A crowd of 534 volunteers and 100 nonprofit representatives — all sporting purple T-shirts — gathered for Yellowstone County's annual Day of Caring on Sept. 12. The West High drum corps set an upbeat tempo. After lunch, volunteer crews left MetraPark to spend the afternoon completing 43 projects at local nonprofit agencies. They trimmed trees at Yellowstone Boys and Girls Ranch, washed walkers and wheelchairs and played corn hole at St. John's United, removed graffiti from the city skate park, built a trail at High Sierra disc golf course, made Christmas decorations for Family Tree Center and built terrariums with preschoolers at the YMCA.
The volunteer army could have been even bigger, as it was in some years past. But experience has shown that around 550 volunteers and 40 projects are the ideal numbers to arrange meaningful work that will keep all volunteers busy for 3 1/2 to 4 hours. United Way of Yellowstone County is careful to work for quality results and focus resources to make the greatest impact.
The Day of Caring also serves as a kickoff for United Way of Yellowstone County's annual fundraising campaign.
When Carol Burton, United Way president and CEO, started that job 22 years ago, the organization raised money in the fall and gave it away in the spring. In the past two decades, United Way has become much more than a fund raiser and funder. The annual campaign remains the major funding source, but United Way also works with foundation and government grants, private and public contracts and has been able to earn revenue on investments that can be plowed back into the community. United Way is a leader or active participant in numerous community coalitions, such as Substance Abuse Connect, Continuum of Care for housing and Best Beginnings for early childhood.
"In 2001, we launched the transformation into an impact United Way," Burton said. "We have an impact plan, we have diversified funding — from foundations, government grants, contracts and investments."
United Way has developed multi-year grants to partners who work on school readiness, school success, senior independence, crisis stabilization and Montana 211 information network. In addition to 11 multi-year partners, this year United Way launched smaller "Go Grants" to assist 15 other nonprofits.
The 2018 United Way report shows $1.94 million in revenue and $1.93 million in expenses. Individual contributions account for more than two-thirds of the revenue with corporations, foundations, government and private contracts and investment income providing the rest.
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Among the lasting impacts she has seen in 22 years, Burton points to CARE Academy, the United Way program that serves Billings elementary students from a dozen schools. The school district asked United Way to take over the elementary program when it already offered Discovery Zone after school programs at two middle schools. The partnership continues with United Way providing before and after school care as well as a summer program. The school district buses participating children from their Central Heights, McKinley, Miles Avenue, Rose Park and Washington to CARE Academy sites at Arrowhead, Big Sky, Boulder, Highland and Meadowlark.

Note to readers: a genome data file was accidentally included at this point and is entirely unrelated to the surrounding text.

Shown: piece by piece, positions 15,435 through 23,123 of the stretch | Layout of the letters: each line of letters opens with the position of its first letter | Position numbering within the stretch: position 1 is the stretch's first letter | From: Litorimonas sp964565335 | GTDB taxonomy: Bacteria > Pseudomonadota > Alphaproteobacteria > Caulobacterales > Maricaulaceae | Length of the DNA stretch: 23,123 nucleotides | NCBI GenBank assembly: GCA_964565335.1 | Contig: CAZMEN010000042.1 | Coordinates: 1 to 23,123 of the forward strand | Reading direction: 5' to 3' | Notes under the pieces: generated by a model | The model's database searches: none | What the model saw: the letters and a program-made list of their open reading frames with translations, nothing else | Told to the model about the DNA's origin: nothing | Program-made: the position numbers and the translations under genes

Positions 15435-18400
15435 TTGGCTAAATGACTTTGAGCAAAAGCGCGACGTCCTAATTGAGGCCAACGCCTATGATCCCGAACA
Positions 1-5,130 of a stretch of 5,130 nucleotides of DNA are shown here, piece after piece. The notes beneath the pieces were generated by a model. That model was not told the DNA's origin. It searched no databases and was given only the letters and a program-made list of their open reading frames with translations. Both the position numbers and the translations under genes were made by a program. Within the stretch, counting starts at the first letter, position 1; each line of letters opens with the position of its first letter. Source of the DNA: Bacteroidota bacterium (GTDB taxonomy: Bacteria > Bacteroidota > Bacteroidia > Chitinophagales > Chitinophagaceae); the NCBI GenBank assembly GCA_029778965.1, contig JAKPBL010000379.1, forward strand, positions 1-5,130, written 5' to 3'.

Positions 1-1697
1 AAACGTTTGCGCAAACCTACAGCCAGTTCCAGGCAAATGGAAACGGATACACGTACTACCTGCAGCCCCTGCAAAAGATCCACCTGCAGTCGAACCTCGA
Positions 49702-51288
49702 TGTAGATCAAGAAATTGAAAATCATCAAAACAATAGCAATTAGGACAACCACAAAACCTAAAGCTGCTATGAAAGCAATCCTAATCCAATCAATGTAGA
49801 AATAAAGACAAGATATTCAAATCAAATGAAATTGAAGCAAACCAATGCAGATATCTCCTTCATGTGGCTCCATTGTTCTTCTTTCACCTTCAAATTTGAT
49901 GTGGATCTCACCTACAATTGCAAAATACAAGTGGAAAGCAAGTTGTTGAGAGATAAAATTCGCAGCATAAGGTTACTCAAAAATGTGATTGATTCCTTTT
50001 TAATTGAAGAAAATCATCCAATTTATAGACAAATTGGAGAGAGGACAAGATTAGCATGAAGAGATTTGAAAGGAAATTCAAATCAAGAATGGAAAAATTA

"I was proud that United Way had the resources and willingness in 2009 to transition CARE Academy in areas of town with no other after school program," said Burton, noting that the program continues to keep more than 350 elementary children safe. Most are in K-3.
Getting sufficient, quality staff of 30 per day is a challenge for these part-time jobs. One important source of staff is Montana State University, which encourages students to do internships and fulfill class requirements by working in the after school program.
"I've had employers tell me it's so important to have quality out of school time," Burton said. "Knowing that their children are staying right at school reduces parent anxiety so they can do their jobs."
The Sept. 12 gathering was Burton's last Day of Caring as CEO. She plans to retire by March 31. The United Way board is preparing to begin the search for her successor.
"Carol's passion for this community and the United Way has brought meaningful change to the lives of so many," Board Chairwoman Karla Stauffer said in a news release. "We look forward to carrying her passions and commitment well into the future."
United Way's mission is "mobilizing the caring power of the community." Burton has been the mobilizer in chief for a generation. Our community is safer, healthier and more prosperous because of her work.